Monday, March 31, 2014

Spotlight on Frost and Flame - By Michelle Libby

Nothing says home like a warm crackling fire and cuddling with loved ones. Frost and Flame in Windham and Gorham can bring that dream to life from the fireplace to the masonry.
“We can build you a room for your stove if that’s what you want it to be,” said owner Steve Richard who purchased Frost and Flame in 1992.  

Frost and Flame opened its doors in 1978 during the energy crisis. They sold Jotul wood stoves and bikes as a counter-seasonal product. Woodstoves turned to gas stoves in the early 1990s. “People liked gas for the convenience,” said Richard. “It also ran with no power.” 

The fireplace designs run from simple to elaborate and come in different faces, interiors and sizes. Three-fourths of new homes in the US put in a gas fireplace, according to Richard. 

In 1989, Frost and Flame saw the infancy of the pellet stove that used small pellets made from sawdust. They were cleaner to burn than wood and there was no need for a chimney, it could be vented through the wall. On average one filling of a pellet stove would burn for 15 to 20 hours. 
Frost and Flame is unique because of how the company is run. It’s not run like a store, but more like a construction company. From electrical and masonry to carpentry, they can do a job safely from start to finish. With 14 full-time employees and Richard visiting 98 percent of the homes to do site inspections, the company is ready to handle any project. 

The company does work from Portsmouth to Boothbay Harbor, Augusta to Mount Washington Valley.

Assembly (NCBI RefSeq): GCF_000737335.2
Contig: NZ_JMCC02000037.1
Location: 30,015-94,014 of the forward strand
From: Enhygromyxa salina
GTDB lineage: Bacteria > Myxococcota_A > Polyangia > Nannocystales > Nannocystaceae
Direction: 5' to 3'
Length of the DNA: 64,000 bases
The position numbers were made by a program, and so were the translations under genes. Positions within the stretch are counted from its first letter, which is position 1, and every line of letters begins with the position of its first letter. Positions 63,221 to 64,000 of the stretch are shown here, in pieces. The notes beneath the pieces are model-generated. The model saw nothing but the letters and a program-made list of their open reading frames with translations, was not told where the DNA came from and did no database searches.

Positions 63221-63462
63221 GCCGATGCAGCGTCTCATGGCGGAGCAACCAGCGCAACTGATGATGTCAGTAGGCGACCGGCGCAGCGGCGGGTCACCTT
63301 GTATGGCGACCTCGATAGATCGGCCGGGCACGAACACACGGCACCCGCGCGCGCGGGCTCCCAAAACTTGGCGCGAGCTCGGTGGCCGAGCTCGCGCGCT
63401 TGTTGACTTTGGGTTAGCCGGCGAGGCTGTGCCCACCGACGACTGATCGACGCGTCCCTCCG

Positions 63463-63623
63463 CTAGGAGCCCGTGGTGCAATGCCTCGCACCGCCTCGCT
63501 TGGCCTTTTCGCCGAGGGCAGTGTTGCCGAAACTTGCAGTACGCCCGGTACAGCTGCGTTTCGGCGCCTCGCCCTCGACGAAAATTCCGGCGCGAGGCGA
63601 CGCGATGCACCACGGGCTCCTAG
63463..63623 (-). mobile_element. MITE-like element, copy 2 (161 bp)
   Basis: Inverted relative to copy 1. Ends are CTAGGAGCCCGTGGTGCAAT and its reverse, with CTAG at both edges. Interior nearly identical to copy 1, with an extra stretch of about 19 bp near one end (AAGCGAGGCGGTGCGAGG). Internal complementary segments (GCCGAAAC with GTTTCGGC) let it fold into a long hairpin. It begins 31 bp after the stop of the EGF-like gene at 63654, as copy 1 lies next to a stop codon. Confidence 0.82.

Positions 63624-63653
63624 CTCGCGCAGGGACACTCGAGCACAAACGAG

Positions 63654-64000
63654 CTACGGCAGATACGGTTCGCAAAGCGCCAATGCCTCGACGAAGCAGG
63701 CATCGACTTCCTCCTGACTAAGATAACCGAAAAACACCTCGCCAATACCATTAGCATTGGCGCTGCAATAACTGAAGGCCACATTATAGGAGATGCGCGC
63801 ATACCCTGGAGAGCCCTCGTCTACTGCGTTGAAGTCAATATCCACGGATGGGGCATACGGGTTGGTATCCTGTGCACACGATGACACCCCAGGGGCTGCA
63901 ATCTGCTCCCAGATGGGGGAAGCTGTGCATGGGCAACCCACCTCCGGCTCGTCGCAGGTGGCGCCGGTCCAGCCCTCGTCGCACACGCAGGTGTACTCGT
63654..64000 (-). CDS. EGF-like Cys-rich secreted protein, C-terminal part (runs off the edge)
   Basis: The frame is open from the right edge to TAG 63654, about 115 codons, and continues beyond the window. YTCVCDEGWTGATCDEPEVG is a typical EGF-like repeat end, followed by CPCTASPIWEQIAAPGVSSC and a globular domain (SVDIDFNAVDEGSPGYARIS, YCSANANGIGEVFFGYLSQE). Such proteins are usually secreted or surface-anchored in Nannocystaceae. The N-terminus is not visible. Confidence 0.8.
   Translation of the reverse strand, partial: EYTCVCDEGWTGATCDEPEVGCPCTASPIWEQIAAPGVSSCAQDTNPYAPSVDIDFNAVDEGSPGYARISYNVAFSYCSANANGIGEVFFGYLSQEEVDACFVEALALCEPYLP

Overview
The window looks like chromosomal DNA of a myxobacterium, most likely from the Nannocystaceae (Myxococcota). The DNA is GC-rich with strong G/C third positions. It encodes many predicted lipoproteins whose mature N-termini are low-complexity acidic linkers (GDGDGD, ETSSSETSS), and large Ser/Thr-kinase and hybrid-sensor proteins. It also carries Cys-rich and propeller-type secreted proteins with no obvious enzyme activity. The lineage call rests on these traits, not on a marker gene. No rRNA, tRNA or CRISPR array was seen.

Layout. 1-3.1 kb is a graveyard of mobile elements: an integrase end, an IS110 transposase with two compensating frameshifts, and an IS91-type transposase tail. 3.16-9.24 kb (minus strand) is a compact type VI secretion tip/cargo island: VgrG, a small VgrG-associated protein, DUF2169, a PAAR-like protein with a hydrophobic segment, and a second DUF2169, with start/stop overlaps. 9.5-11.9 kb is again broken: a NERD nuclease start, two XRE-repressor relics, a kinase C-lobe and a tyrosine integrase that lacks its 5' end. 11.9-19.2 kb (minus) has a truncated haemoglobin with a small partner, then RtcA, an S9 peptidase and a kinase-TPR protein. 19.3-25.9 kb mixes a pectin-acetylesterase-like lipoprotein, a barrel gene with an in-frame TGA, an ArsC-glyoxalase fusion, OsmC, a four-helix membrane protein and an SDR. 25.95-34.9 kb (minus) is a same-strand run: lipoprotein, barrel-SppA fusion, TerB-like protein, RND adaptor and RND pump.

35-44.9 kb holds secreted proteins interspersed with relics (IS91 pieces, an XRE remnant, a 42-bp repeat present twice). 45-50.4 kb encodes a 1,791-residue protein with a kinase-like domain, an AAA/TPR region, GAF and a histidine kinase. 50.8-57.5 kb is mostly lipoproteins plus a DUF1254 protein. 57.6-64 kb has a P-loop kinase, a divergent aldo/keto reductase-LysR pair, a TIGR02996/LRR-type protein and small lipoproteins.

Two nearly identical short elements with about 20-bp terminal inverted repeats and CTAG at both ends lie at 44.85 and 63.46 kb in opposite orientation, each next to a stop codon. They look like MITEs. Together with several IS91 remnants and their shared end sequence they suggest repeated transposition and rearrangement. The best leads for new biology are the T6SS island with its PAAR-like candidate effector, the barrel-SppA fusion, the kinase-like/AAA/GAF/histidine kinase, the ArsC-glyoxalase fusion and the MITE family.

“We are the largest stove shop in Maine as far as volume,” said Richard. “We carry every major brand available in North America. To have all of this in one store is pretty rare.” Frost and Flame installs between 1,200 and 1,500 stoves each year. 

When a customer walks into one of the showrooms, Richard’s goal is to educate them, deliver the correct product for the customer with 100 percent safety and fulfill the needs of what they’re expecting. 

In addition to selling the stoves, Frost and Flame does a lot of service after the sale. They are also fully licensed and insured. The employees have worked with Richard for 12 to 15 years each. There is very little to no turnover. Richard trains all of his personnel together so everyone knows everyone else’s job. 

The different stoves provide different opportunities for heating. A gas stove has no heat spike like a wood stove, said Richard. With a pellet stove, the heat can be controlled better. Frost and Flame also offers fireplace inserts to re-invent an old fireplace. 

Stoves range in price from $2,200 to $5,800. Frost and Flame offers financing through Casco Federal Credit Union. 

“We try to make the experience as smooth and effortless as possible,” Richard said.   

The stores are open six days a week and online at and

Monday, March 24, 2014

Spotlight on Juliet's Clothing & Accessories - By Michelle Libby

“Come find your style”

For two years, Heidi Hilton and her husband Mike Whittaker have looked for the right commercial property on Route 302 in Windham to expand their resale store. They found it in the building housing Joyful Noise Christian Daycare and Learning Center. This is the couple’s second store. The first is in Auburn. 

“Windham has more population and there are not a lot of clothing stores for women. It’s a good place for a clothing store,” said Hilton. 

“People told us ‘you need to get into Windham,” said Whittaker, who acts as head maintenance man for the store. 
“We wanted to redefine the word consignment,” said Hilton. 

The store is organized by size and section making it really easy for someone who needs to pop in to purchase a black T-shirt. Customers are quick to learn that stock turnover at Juliet’s is fast. What is there one day will be gone the next. 

“There’s a lot of buzz. A lot of talk about the store,” said Wittaker. 

“I think we’re very reasonably priced,” said Hilton. The store is full of brand names like Coach, Abercrombie, LL Bean, J.Jill and American Eagle. “The inventory is constantly changing. I put hundreds of items out new each week,” Hilton said.